Tales of the World is fun to play, but it does suffer from one very large problem... and it's the same thing that most mission-based dungeon crawling RPGs suffer from: The simple fact that after a while the game becomes incredibly repetitive. There are a ton of missions, but a lot of them share the same objectives and will send you to the same areas over and over again. Likewise, what would a dungeon crawler be without a few fetch quests? There are some missions where you'll be sent to eliminate a certain number of a specific monster. Some where you'll be sent to fetch items and some where you'll need to craft items and such. Not all the missions are winners, of course, and sometimes the objectives just feel dumb. Get three logs for a guy? That's not a mission. That's a chore.
Certainly it's fun to battle in Tales of the World, but after a while doing the same stuff over and over and fighting the same enemies over and over and going to the same dungeons over and over is just too much. You're not getting a huge expansive world to explore here, and you're not getting a huge epic storyline. Two things the Tales series is known for presenting. Thus, if you're new to the Tales series and this is your first game... you'll probably wonder just what it is fans of the other Tales games are getting all excited about. In short, you've got to be prepared for repetition here. At least combat is fun enough to keep you going, but for some RPGers, the repetitive nature of the dungeon crawling can be a huge turn off.
On the positive side, however, outside of the games repetitive nature, the graphics are some of the best to hit the PSP. They're very colorful and detailed. Likewise, each of the characters from previous Tales games are easily recognizable. The character models themselves are really detailed. The game also doesn't suffer from long load times and runs pretty smoothly. The music is also really good. Some of it is from other Tales games, but a lot of the original stuff is pretty good too. Although, some of it just isn't memorable, despite being good.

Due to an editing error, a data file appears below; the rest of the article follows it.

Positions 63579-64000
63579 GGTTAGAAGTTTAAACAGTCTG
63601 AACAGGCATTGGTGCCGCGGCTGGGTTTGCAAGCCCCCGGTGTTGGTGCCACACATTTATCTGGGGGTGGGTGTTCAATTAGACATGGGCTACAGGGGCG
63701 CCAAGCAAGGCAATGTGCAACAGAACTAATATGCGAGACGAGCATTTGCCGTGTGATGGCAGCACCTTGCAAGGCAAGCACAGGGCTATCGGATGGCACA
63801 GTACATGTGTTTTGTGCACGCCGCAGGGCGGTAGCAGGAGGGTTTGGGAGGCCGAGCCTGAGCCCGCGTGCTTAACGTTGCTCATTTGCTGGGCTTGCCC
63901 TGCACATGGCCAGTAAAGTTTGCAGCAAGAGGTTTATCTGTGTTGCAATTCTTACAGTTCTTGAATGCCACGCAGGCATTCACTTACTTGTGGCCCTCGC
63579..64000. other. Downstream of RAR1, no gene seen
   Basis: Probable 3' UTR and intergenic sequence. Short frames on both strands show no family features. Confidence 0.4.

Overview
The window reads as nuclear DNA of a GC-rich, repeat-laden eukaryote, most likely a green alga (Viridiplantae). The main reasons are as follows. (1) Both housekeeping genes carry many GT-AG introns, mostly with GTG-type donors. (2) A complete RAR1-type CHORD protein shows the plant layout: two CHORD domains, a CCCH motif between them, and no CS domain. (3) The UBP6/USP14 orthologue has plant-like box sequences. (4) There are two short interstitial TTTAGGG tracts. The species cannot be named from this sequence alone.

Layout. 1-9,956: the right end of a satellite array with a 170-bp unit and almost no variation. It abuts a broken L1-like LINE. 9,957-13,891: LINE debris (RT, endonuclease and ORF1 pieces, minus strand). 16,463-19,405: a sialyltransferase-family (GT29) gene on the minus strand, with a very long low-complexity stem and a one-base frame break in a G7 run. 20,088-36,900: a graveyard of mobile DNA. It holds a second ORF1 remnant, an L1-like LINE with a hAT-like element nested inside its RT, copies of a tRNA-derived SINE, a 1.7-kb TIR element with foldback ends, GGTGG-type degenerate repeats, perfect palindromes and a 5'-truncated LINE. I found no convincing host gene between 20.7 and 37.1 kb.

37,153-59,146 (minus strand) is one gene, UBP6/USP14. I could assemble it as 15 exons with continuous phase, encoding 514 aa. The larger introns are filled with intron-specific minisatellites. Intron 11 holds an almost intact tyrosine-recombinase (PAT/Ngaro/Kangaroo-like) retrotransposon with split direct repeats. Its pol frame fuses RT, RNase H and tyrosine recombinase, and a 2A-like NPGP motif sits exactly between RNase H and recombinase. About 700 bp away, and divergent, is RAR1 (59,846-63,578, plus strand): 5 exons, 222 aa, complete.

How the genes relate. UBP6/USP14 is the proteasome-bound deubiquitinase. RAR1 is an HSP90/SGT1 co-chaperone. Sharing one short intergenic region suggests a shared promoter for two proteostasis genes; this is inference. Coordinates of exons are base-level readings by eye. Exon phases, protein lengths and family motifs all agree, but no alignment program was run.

The voice acting varies. Sometimes it's done very well and other times it's not done quite as well. For some characters they definitely have the right voices, but sometimes you feel as if the voice acting isn't being done as well as it can be and some of the characters sound robotic. Often times, however, it is good. You'll be able to tolerate most of it, especially when they're lively and energetic. The case of bad voice acting isn't a huge occurrence in the game, but when it comes it can be really annoying.
If you've played through some of the Tales games with voice acting (particularly Symphonia, Legendia and Abyss) it should be noted that most of the voice actors didn't reprise their roles. In the long run it isn't much of a problem, but if you found yourself acquainted with certain characters, you know what kind of personality they have... and some of these new voice actors don't fit the bill for the personality of certain characters.
Tales of the World: Radiant Mythology is a fairly good RPG for the PSP, especially because the PSP lacks a lot of good RPGs. It's just too bad that it had to be a spin-off and a dungeon crawler to boot. As fan service to fans of the series, it's great. If, however, you've never played a Tales game before, Tales of the World: Radiant Mythology is not going to have you screaming for more.
+Beautifully detailed game
+Characters from previous Tales games are playable
+Solid voice acting
+Fantastic dialog between characters
+Tons of funny moments
+Tons of missions to enjoy (the game is huge)
+Fantastic combat system
-You're not getting much of a good storyline here
-Some of the voice changes could annoy hardcore fans
-Like a lot of Dungeon Crawlers, this game gets repetitive after a while; going to the same place over and over as well as taking on the same enemies over and over and all that can get extremely repetitive after a while.